I hate that I've become on of those old men who visits a cemetery to be with his dead wife.  When I was (much) younger I used to ask Kathy what the point would be.  A pile of rotting mean and bones that used to be a person isn't a person anymore; it's just a pile of rotting mean and bones.  The person is gone -- off to heaven or hell or where ever or nowhere.  You might as well visit a side of beef.  When you get older you realize this is still the case.  You just don't care.  It's what you have.

For as much as I hate the cemetery,  I've been grateful it's here, too.  I miss my wife.  It's easier to miss here at a cemetery, where she's never been anything but dead,  that to miss her in all the places where she was alive.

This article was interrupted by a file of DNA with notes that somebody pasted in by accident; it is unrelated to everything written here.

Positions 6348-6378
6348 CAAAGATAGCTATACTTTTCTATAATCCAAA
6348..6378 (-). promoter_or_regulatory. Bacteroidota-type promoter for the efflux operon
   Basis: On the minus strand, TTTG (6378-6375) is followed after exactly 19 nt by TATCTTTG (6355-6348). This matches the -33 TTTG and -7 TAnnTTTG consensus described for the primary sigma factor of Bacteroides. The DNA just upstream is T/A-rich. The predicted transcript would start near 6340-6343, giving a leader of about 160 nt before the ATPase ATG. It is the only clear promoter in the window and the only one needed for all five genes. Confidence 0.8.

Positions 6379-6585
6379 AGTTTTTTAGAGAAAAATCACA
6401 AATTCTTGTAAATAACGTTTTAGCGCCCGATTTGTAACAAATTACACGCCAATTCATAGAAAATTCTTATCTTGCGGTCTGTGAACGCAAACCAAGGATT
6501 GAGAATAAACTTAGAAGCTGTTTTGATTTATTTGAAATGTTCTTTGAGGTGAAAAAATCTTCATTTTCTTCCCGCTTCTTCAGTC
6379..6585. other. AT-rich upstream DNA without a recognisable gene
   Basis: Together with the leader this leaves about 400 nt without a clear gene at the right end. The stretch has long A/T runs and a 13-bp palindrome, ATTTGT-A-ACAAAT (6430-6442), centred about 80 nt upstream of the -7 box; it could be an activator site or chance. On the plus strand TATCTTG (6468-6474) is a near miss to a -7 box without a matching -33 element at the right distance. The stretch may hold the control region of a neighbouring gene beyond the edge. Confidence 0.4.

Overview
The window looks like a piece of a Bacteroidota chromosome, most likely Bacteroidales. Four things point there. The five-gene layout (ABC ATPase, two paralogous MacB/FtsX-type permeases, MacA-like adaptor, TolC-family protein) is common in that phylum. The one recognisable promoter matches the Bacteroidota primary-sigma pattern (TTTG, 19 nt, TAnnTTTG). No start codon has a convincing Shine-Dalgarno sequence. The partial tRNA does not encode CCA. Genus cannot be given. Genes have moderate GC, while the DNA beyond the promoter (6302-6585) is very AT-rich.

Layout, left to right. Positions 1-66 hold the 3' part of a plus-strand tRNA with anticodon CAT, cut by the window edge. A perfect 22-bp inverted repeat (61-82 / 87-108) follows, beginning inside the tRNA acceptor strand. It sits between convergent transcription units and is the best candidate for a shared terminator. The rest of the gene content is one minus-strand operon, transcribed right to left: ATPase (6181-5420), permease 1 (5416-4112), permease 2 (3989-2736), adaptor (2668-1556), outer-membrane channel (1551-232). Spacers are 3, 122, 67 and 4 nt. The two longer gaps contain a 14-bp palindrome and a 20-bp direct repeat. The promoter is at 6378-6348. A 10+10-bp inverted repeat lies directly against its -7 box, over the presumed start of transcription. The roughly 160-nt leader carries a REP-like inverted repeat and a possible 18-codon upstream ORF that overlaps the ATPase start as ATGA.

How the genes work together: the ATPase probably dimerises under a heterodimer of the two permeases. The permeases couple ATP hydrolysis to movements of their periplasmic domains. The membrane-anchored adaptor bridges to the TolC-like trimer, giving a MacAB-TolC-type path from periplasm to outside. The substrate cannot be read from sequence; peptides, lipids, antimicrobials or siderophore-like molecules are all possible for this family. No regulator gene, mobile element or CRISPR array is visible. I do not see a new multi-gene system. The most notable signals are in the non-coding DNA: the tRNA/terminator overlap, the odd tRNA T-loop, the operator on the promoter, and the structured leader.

I didn't stay long; I never do.  Just long enough to feel the stab that's still fresh enough after most of eight years, the one that also serves to remind me that I've got other things to do than to stand around in a cemetery like an old, damned fool.  Once I felt it, I turned around and left and didn't bother looking around.  This was the last time I would ever visit the cemetery or my wife's grave, but I didn't wan to expend too much effort in trying to remember it.  As I said, this is the place where she's never been anything but dead.  There's not much value in remembering that.

Part of the process of joining the CDF requires tests and evaluations.  One of those evaluations is designed to evoke an emotional response.
A little later in the afternoon, I got pissed off.